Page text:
- Sri Lanka Parliament was sacked last week by the president
- Sri Lanka's Supreme Court on Tuesday, however, overruled the decision
- The Indian Ocean island has been gripped by a constitutional crisis
Sri Lanka's Supreme Court on Tuesday overruled President Maithripala Sirisena's dissolution of parliament in a major boost to sacked prime minister Ranil Wickremesinghe's fight to reclaim the post from an arch-rival. The heavily guarded court also halted preparations for a snap election in the latest twist in a power struggle that began when Sirisena dismissed Wickremesinghe on October 26 and replaced him with former strongman president Mahinda Rajapakse.
The 225-member parliament could meet as early as Wednesday to decide which of the duelling pair it backs.
Amid mounting international concern, Wickremesinghe has refused to accept his sacking and has remained in his official residence while Rajapakse has sought to build a parallel administration.
Wickremesinghe's United National Party (UNP) is the largest single party in the assembly. He told reporters that he expected the legislature to meet Wednesday, as was scheduled before Sirisena dissolved the body to prevent a majority test.
"I will go to parliament tomorrow and we will show we are the legitimate government of Sri Lanka," Wickremesinghe said at the Temple Trees residence that has become the opposition headquarters.
Wickremesinghe called the court ruling a "a victory for the people and a victory for decent politics in this country."
Parliamentary officials said Speaker Karu Jayasuriya called a meeting of political party leaders on Wednesday morning ahead of a formal meeting of legislators who could vote between Wickremesinghe and Rajapakse.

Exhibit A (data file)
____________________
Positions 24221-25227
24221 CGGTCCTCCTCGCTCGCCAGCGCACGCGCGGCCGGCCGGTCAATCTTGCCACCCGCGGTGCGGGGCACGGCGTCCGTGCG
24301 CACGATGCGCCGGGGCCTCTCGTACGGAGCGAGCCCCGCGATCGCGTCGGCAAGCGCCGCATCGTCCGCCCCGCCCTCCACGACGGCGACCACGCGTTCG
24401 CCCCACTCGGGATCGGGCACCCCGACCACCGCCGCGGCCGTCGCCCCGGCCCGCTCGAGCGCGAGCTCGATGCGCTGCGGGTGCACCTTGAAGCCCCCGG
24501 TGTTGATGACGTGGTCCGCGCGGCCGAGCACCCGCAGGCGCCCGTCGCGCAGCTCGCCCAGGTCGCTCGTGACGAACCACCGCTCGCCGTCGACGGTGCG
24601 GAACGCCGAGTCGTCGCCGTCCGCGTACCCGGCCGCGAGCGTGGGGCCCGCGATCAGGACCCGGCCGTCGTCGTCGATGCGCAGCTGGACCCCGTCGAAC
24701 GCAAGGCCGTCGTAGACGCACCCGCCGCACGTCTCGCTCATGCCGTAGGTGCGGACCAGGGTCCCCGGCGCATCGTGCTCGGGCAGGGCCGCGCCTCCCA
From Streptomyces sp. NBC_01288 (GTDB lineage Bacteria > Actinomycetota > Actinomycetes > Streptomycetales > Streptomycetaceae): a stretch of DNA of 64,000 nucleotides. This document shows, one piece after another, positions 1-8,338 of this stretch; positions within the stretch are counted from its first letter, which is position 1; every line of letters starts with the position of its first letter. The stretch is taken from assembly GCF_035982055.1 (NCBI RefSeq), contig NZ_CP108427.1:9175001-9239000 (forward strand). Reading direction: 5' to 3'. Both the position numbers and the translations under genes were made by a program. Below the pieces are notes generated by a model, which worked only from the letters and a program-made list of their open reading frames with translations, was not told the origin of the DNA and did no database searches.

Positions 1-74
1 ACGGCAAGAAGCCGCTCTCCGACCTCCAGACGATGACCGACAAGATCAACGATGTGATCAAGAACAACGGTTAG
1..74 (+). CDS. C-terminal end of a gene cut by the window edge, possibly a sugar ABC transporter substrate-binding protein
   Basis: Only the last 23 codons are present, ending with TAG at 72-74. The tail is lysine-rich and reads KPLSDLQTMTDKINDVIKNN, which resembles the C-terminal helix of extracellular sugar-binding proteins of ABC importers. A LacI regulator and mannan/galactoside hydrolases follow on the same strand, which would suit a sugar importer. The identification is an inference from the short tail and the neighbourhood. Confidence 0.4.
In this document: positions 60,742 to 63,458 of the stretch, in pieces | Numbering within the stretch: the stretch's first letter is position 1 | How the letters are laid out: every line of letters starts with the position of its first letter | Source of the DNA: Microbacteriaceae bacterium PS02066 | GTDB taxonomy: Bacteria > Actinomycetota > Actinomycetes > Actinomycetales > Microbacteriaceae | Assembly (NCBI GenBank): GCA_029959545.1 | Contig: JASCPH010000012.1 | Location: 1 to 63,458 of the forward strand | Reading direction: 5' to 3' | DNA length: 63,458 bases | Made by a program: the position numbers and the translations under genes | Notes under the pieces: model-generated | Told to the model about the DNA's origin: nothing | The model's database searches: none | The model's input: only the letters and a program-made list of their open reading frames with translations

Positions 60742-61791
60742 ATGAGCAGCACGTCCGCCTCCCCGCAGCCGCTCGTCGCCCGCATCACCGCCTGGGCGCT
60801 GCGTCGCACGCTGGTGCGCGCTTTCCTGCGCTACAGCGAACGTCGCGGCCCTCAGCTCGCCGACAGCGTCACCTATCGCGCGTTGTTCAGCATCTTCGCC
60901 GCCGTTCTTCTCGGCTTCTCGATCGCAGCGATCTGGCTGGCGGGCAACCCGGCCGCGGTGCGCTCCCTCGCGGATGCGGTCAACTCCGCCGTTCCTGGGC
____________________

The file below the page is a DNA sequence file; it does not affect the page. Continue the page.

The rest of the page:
There was no immediate comment from Sirisena or Rajapakse after the Supreme Court's unanimous decision.
The UNP led petitions against the dissolution of parliament and the three-judge bench, headed by the Chief Justice Nalin Perera, gave the landmark decision to a packed court guarded by hundreds of heavily armed police and commandos.
The court said it would give a final verdict on the petition on December 7, after three more days of hearings.
The judges ordered the independent Elections Commission to halt preparations for the January 5 vote, which Sirisena had announced on Friday.
Security at the courtroom had been beefed up ahead of the hearing as authorities feared clashes between rival supporters.
However, there was no trouble and supporters of Sirisena melted away when it was known that parliament had been restored.
The United States, European Union and other nations have raised concerns over the crisis in the strategically important island nation of 21 million people.
Only China has recognised the appointment of Rajapakse, who during his decade as president until 2015 relied heavily on Beijing for diplomatic and financial support.
As president from 2005 until 2015, Rajapakse ended Sri Lanka's four-decade civil war in 2009 by crushing the Tamil Tigers.
But 40,000 ethnic Tamils were allegedly massacred in the process.
During his time in office from 2001 until 2004, Wickremesinghe is credited with pulling Sri Lanka out of its first ever recession, in part with reforms that have endeared him to the West.
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